The selective pressure imposed by 2,4-D treatment over multiple breeding cycles to obtain resistant cultivars has left genomic footprints of selection. In a preliminary screening, we detected allele frequency differences among pools with contrasting phenotypes. As part of breeding programs, the red clover synthetic cultivars used herein are connected by the pedigree and shared genetic relationship, as demonstrated by the covariance matrix and the PCA based on the allele frequencies. Therefore, to detect significant signatures of herbicide adaptation, we considered two other analytic methods that accounted for relatedness and also for sampling noise of Pool-Seq data. Taking these confounding factors into account, we detected 107 overly differentiated variants using the XtX statistics. Nonetheless, XtX is a covariable-free statistic that is powerful to identify SNPs subjected to a broader kind of adaptive constraint36. Therefore, XtX outlier loci can also be responding to a distinct selection pressure other than the herbicide. To refine the list of outlier loci, we considered a third strategy based on genome-wide association analysis using the resistant/susceptible phenotype as a population-specific covariable. From these combined approaches, we detected 50 SNPs exhibiting both strong genetic differentiation and significant association with the phenotype.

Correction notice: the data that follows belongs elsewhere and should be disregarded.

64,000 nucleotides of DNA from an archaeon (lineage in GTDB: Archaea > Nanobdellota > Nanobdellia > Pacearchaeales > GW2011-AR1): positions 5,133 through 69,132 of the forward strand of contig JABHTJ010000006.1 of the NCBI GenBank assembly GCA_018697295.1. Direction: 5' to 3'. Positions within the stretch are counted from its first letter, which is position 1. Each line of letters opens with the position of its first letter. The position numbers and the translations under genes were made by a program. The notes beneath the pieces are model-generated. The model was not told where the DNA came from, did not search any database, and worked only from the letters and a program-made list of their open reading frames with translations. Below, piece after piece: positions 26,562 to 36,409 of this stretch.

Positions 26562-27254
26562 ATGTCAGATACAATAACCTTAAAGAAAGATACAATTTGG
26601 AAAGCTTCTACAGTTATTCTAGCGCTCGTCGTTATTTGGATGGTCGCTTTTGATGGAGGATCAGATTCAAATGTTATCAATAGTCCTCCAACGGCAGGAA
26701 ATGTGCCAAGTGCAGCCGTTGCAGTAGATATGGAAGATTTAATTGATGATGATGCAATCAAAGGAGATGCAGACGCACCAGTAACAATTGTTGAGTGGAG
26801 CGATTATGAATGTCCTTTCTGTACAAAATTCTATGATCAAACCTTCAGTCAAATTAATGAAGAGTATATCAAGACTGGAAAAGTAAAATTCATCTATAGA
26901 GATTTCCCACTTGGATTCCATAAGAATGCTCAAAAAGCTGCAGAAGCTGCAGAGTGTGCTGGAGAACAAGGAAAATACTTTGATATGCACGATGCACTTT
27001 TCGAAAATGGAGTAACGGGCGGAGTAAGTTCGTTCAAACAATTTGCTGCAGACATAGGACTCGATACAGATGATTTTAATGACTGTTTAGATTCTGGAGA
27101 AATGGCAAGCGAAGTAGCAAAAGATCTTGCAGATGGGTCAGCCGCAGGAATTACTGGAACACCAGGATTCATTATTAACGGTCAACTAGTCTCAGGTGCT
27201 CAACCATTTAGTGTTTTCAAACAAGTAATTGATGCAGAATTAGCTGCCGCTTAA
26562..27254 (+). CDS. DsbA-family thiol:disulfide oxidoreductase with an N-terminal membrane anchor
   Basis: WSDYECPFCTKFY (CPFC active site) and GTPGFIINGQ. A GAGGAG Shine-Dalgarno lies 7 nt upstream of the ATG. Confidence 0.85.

The 50 significant SNPs were located at six chromosomes, indicating that several genomic regions are putatively involved in the herbicide resistance adaptation. Resistance to herbicides with complex modes of action, such as 2,4-D, is indeed likely to be affected by many genes with minor-effects, arising gradually in the population via recombination of standing genetic variants into the same genetic background over generations1,23,37,38. The quantitative genetic architecture of 2,4-D resistance in red clover is also in agreement with the breeding strategy employed to obtain resistant plants, where recurrent cycles of mass selection under 2,4-D application were carried out to increase the number of favorable alleles in the population12,30,39. However, monogenic and dominant patterns of inheritance were inferred through segregation studies of the 2,4-D resistance phenotype in some weed species, such as wild mustard (Brassica kaber L.), prickly lettuce (Lactuca serriola L.), oriental mustard (Sisymbrium orientale L.), and wild radish (Raphanus raphanistrum L.)40,41,42,43,44. A single dominant resistance allele was also shown to be the causal basis for dicamba/2,4-D resistance in kochia22. In this sense, the consistent and higher number of significant variants detected through all approaches at chromosome 2 in red clover led us to speculate that a quantitative trait locus with major effect might exist in this region. Further studies are needed to draw this conclusion, but this result is already promising for marker-assisted selection in the red clover breeding program.